How Rene Gonzalez Translates Nature into Architecture
The Miami-based talent's firm celebrates 20 years of environmentally responsive designs
Over the past two decades, Florida architect Rene Gonzalez has made a name for himself by conceiving sophisticated structures deeply ingrained with sense of place. Now, after marking his firm’s 20th anniversary last year, the Cuba-born architect has compiled his first monograph, a 240-page volume ($60; The Monacelli Press) featuring 14 of his most beautiful projects, from a mosaic-clad art gallery housed in a former warehouse to a hip vegan restaurant with a lush outdoor terrace, and even an ultra-luxe mansion right on Biscayne Bay.
“The name of the book is Not Lost in Translation,” says Gonzalez, “because when you carry a project from concept through construction, it’s important that the seed doesn’t get lost in translation. I think that in all of these projects, there’s an interest in creating limitless space that’s very ethereal, without boundaries.”
In addition to the Gonzalez-designed projects, the book also features a pair of magazine-style “inserts” that explore the architect’s longtime inspirations: the communities of Stiltsville and Little Havana. “The two inserts really exemplify how I’ve designed my buildings in response to environmental conditions and the built environment that surrounds them,” he says.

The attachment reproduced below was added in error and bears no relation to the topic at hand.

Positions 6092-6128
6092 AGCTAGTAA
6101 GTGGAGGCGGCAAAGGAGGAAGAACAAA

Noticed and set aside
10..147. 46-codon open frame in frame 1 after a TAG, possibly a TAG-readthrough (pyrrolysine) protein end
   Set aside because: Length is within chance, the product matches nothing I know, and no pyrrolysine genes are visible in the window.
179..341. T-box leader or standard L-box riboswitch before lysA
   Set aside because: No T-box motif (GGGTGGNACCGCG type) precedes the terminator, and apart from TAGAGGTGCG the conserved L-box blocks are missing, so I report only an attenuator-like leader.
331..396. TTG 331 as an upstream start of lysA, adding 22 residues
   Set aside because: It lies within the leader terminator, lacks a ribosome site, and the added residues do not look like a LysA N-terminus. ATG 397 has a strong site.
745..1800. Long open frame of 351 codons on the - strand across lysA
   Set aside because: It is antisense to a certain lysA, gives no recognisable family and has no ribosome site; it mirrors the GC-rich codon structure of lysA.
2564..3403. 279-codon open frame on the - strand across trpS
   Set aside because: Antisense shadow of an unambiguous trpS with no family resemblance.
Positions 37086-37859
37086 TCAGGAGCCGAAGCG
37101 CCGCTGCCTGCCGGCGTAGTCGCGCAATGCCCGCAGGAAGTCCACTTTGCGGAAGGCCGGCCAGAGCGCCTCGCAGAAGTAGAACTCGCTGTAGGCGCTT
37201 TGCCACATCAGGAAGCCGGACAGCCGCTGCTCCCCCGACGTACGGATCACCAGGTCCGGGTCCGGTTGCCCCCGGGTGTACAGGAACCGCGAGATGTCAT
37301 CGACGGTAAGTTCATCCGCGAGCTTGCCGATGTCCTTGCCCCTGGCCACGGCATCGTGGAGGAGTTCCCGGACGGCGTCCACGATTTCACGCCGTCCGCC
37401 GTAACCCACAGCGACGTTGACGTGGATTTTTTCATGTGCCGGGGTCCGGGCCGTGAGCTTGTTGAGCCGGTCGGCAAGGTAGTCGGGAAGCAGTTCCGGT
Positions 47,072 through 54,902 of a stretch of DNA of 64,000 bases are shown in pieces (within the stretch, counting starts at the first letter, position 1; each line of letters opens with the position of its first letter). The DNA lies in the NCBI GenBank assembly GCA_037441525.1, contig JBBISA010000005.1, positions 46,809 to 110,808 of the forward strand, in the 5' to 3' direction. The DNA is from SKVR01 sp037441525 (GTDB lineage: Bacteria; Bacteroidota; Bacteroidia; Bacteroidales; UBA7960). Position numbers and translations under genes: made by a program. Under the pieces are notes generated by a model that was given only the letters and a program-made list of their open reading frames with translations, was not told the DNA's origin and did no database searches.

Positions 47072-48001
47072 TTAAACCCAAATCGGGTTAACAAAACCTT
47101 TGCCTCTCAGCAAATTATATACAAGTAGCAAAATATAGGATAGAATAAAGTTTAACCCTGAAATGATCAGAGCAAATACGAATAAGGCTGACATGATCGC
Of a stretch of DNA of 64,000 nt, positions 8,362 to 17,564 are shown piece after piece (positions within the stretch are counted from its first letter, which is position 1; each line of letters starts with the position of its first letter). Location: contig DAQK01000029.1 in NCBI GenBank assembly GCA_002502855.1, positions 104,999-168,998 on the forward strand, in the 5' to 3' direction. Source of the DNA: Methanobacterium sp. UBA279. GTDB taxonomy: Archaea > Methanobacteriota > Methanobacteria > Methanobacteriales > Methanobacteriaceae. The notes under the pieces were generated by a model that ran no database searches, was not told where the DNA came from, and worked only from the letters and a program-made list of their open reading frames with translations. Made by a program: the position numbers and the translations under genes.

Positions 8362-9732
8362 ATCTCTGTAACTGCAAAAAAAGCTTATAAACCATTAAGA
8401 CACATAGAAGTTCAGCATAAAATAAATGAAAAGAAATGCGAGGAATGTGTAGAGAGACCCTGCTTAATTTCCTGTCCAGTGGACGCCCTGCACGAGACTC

Stiltsville, a tiny cluster of elevated shacks on a South Florida salt marsh, might not be considered an architectural gem, but the community still acts as a guiding force for Gonzalez’s environmentally sensitive practice. “The homes,” he explains, “are elegant because of their simplicity.”
“Little Havana is more esoteric and seemingly distant from my work,” says Gonzalez. “The photographs in the book are of the urban conditions you find in the neighborhood. It’s kind of romancing the urban conditions in Cuba, which is a beautiful thing. I’m always interested in capturing the essence of a place like that. Writer Beth Dunlop developed two narratives in relation to inserts, and she makes connections between inserts and projects.”
Indeed, Gonzalez’s ability to distill a sense of place is on full display when diving into the book’s projects. The Prairie Residence, for instance, appears to float above its Miami Beach surroundings, elevated on stilts much like the Seminole Indian encampments that historically dotted the region. Composed primarily of concrete, the home’s muscular architecture adds an additional sense of security from the notorious South Florida elements.
Meanwhile, in Miami’s warehouse district, Gonzalez took a different approach, cladding a nondescript industrial building belonging to the Cisneros Fontanals Art Foundation with an extraordinary mosaic. “There are over a million Bisazza glass tiles that create a jungle on the outside of the building, so you see different things from different angles,” says Gonzalez. “The idea was to soften and humanize the environment to create a cultural spot in the middle of an industrial area. The structure tends to break down, and you can’t put your finger on why. The light reflections on it are fantastic.”
Also featured are several more luxury homes, a pair of retail spaces occupying pockets of a Herzog & de Meuron parking garage, and the architect’s first residential high-rise. Get a snapshot below.